Clinical or medical negligence occurs when a person suffers an injury or illness that was caused by the negligent act or omission of a healthcare professional. Though similar in many respects to most other types of personal injury, an instance of medical negligence is dealt with somewhat differently by the law.


Types of Injury or Illness

Among the most common types of injury caused by medical negligence are those that occur during birth. If doctors and midwives fail in their duty to deliver a baby safely, the child could develop extremely serious defects, such as cerebral palsy. Other common types of injury or illness include limb amputations, spinal damage and infection.


People who fall victim to medical negligence tend to be sick or injured already for the obvious reason that most instances arise in hospital or after visiting a GP. However, medical negligence claims can include various types of injury or illness, so it is sometimes difficult to distinguish between primary and secondary causes of harm.


Causes of Medical Negligence

Medical negligence can occur for all sorts of reasons, but among the most common are mistakes made during surgery. Complications under anaesthesia, misdiagnoses, poor treatment and incorrect prescriptions are other major causes of clinical negligence.



Medical negligence is very similar to most other types of personal injury claim. The common law of England and Wales does treat medical negligence somewhat differently from other claims in tort, however. This is for the very good reason that there is a relatively high degree of risk involved in providing treatment for people who are ill or injured.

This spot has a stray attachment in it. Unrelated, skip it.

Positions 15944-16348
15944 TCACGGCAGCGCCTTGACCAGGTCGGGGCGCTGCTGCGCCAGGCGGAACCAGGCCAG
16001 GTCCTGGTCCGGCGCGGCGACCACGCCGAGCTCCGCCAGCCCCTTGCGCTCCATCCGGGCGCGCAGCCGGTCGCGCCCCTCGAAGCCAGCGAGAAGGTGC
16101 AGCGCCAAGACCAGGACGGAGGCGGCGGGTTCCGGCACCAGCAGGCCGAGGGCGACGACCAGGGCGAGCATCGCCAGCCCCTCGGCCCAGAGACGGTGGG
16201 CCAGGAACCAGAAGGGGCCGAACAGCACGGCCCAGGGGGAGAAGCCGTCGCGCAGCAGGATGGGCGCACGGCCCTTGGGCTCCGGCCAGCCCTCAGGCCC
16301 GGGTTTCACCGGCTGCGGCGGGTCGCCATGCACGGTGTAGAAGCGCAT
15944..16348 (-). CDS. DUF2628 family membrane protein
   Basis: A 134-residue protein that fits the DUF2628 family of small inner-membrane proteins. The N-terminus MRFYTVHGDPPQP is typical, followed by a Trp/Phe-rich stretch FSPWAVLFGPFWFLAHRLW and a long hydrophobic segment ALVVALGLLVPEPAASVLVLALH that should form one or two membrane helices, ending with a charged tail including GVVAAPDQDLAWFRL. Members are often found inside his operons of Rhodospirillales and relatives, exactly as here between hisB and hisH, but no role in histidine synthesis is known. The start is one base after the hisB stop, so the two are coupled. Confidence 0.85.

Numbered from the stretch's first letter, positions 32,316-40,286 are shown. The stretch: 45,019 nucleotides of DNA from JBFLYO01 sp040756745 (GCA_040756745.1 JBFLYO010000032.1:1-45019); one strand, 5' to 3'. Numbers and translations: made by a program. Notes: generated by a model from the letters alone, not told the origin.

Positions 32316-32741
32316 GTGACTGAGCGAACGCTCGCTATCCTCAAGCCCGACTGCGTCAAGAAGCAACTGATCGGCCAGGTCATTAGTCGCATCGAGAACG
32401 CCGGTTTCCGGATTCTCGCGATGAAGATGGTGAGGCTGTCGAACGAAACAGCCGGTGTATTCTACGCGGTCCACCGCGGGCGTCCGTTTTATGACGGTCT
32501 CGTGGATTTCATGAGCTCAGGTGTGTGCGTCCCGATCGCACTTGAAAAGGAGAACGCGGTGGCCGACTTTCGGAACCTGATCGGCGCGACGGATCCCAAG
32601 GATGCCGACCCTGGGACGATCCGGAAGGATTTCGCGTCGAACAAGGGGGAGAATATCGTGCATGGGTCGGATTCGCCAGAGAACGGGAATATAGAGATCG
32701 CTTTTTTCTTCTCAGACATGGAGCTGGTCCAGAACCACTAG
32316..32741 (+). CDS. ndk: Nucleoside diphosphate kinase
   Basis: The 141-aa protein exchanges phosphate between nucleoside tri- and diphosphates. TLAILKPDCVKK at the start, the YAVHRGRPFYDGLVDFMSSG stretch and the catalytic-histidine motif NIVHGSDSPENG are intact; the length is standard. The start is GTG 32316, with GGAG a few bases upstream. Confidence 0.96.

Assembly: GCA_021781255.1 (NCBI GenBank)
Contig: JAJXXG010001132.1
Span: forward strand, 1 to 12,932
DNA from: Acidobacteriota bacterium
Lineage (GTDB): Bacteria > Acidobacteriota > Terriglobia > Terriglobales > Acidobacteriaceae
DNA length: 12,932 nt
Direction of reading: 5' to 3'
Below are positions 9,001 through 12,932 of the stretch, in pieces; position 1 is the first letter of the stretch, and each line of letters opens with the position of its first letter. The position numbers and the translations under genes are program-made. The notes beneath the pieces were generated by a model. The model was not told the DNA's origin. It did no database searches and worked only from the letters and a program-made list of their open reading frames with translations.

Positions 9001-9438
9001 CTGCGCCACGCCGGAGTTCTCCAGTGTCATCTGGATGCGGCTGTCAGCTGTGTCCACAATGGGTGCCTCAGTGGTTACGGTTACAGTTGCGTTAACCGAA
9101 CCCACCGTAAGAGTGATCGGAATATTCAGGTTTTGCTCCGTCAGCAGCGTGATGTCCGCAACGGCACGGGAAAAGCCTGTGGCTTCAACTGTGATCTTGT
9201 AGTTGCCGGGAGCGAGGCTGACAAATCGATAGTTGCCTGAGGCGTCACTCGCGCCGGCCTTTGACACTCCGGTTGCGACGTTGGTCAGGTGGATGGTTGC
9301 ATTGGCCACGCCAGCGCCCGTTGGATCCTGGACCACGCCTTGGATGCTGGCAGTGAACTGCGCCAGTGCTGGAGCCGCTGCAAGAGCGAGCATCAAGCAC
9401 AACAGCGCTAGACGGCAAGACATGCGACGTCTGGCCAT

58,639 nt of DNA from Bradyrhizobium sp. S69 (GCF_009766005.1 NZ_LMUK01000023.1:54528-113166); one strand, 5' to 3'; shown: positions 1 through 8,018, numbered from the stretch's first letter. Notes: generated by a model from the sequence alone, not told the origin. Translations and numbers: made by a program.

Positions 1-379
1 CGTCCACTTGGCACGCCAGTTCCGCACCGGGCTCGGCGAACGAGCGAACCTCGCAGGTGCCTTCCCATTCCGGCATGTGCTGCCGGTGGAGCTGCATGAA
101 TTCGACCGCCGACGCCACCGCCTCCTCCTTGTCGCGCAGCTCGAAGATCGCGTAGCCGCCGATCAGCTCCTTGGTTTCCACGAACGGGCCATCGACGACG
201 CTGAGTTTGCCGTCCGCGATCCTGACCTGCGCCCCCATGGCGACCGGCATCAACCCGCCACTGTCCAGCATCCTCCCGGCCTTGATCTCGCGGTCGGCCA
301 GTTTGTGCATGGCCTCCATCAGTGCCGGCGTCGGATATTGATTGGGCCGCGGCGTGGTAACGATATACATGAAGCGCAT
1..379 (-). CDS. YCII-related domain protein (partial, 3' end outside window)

To claim compensation for medical negligence, the injured person must be able to prove that the healthcare professional (doctor, nurse, dentist, etc.) breached a duty of care. He or she must also be capable of demonstrating that this breach of duty caused the harm in question. For example, people who claim that their cancer was made worse by a doctor’s misdiagnosis must show that the doctor acted negligently and that by doing so their condition was exacerbated.


All this is much the same as required of any other personal injury claimant. The key difference is that the common law would not regard doctors as having acted negligently if they reached the standard of a responsible body of medical opinion. In other words, if doctors prescribe a course of treatment or carry out a procedure that is endorsed by a responsible division of the medical community, they are not likely to be held negligent.


What to Do

If you suspect that you may be the victim of medical negligence, it is important to seek professional medical opinion without delay. Understanding the nature and severity of the injury or illness is crucial in the circumstances.


It may seem obvious that a medical professional has acted negligently, but prospective claimants ought to weigh their options carefully when in possession of the facts. Many people choose to lodge a formal complaint with the Health Ombudsman regardless of whether or not they decide to litigate.


If compensation is sought, it is essential that the injured person seeks professional legal advice from a reputable law firm such as, which is based in Yorkshire and specialises in medical negligence. Claims for compensation must be made within three years from the date on which the cause of action occurred or, if later, three years from whenever the injured person became aware of the condition.